Similarly, in “From 3 R’s to 3 C’s: Corporate Curriculum and Culture in Public Schools,” Jabari Mahiri shows with a vivid case study of a Northern California high school how state mandates are controlling the curriculum. In this example, the local school board forced the adoption of Prentice Hall literature anthologies for the district’s secondary English curriculum. This move led to soaring profits for Prentice Hall and its investors, while muzzling the voices of teachers and students who wanted more choice in their reading and language arts materials. In response, teachers, parents, students, and community members organized and formed a group called the Alliance for Meaningful Education. Among other actions, the Alliance staged “read-outs,” in which students engaged in the subversive activity of reading whole books; others involved eloquent speak-outs at school board meetings. As Mahiri concludes, “struggles to resist the imposition of corporate curriculum and culture are about survival, but not just of public schools…. Struggles like this will ultimately determine whether profiting from education supports democracy or corporatocracy.”
Two subsequent articles critically examine dramatic changes and increased requirements in teacher preparation, demonstrating how qualified candidates are pushed out, especially bilingual/bicultural people of color who could best serve marginalized students. Why has the teaching population remained disproportionately white in the face of rising student diversity? In “The Whitening of the American Teaching Force: A Problem of Recruitment or a Problem of Racism?” Kitty Kelly Epstein refutes the popular notion that college graduates of color are not attracted to the profession of teaching. Instead, she documents how the current teacher credentialing process is intentionally designed to push out prospective teachers of color and to ignore qualities truly needed for becoming an effective teacher. Because she identifies the root of the problem in institutional racism, Epstein calls for organized, collective struggle to challenge the current teacher selection process and to build successful alternatives.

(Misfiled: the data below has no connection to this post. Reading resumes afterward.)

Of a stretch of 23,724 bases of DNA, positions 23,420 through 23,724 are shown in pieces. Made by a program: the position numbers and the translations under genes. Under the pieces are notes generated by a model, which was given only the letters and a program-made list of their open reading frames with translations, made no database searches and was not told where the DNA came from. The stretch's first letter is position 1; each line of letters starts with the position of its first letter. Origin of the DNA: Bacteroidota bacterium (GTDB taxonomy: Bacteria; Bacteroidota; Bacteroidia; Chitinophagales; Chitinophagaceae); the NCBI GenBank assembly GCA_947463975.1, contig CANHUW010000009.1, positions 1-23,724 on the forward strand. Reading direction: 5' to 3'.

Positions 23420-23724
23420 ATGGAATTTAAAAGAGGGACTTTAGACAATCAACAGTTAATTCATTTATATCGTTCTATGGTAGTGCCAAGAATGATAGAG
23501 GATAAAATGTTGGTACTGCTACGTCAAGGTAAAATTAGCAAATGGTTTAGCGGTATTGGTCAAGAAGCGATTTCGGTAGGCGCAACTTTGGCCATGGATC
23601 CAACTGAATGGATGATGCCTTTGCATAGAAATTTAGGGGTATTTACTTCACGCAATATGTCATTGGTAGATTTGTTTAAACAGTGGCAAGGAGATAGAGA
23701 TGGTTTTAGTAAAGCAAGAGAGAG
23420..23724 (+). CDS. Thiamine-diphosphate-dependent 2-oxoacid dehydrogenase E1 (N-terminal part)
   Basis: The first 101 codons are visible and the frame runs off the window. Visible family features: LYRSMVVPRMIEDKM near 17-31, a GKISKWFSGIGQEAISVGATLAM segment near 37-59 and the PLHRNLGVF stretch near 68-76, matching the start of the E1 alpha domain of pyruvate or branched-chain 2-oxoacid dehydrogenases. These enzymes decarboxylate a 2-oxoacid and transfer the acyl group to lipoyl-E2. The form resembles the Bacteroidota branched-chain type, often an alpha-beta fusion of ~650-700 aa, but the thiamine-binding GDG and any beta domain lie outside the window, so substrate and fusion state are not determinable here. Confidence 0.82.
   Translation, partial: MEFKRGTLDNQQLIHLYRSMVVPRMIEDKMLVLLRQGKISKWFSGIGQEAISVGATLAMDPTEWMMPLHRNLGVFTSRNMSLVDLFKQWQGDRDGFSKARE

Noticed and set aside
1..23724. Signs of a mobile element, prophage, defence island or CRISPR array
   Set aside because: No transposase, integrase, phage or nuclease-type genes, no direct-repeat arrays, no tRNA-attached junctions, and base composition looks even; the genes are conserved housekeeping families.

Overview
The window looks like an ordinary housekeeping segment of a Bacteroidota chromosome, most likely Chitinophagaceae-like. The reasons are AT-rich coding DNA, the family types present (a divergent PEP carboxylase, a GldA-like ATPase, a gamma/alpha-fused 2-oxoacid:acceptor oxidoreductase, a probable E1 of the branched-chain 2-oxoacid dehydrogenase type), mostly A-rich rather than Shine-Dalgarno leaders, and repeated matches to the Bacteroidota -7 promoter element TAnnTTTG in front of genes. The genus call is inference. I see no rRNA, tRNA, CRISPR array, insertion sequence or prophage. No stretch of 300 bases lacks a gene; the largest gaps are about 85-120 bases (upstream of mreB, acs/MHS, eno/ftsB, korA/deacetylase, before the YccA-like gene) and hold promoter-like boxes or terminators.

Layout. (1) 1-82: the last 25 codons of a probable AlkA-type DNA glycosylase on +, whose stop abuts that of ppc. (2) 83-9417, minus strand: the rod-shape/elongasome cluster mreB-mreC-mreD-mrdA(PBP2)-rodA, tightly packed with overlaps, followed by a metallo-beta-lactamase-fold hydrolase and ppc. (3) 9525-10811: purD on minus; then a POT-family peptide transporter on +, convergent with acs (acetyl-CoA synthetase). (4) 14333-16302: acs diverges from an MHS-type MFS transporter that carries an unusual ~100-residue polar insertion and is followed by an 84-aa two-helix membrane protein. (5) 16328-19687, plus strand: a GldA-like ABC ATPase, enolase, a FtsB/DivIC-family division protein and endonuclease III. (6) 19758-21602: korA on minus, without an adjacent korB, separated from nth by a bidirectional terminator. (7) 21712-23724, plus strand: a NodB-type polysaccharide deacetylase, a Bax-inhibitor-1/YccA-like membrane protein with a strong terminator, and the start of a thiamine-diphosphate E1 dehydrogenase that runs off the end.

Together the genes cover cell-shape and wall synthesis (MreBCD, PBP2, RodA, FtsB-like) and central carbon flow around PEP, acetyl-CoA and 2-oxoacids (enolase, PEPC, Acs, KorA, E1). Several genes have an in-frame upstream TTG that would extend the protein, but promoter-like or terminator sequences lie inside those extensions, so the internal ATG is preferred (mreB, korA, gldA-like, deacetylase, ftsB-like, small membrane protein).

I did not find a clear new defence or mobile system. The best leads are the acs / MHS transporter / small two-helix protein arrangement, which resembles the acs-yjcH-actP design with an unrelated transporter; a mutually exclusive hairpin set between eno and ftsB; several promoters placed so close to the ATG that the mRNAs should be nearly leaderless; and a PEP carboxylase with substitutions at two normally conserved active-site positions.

Similarly, in “DEbilingualization of California’s Prospective Bilingual Teachers,” Theresa Montaño, Sharon H. Ulanoff, Rosalinda Quintanar-Sarellana, and Lynne Aoki show that students who speak a language other than English in the home -- whose numbers are growing dramatically -- are finding an increasingly unprepared teaching force in schools. The authors explore how recent credentialing reforms in California affect teacher preparation programs and the training of bilingual teachers. Increased testing, standardization, and the “watering down” of the curriculum in these programs, they argue, have reduced the number of qualified bilingual teachers. Ultimately, this leads to the “debilingualization and subtractive schooling” of English Language Learners. These changes are occurring within a larger sociopolitical climate that promotes assimilation and monolingualism (English-only) over genuine education, which includes multiple languages, cultures, and equity.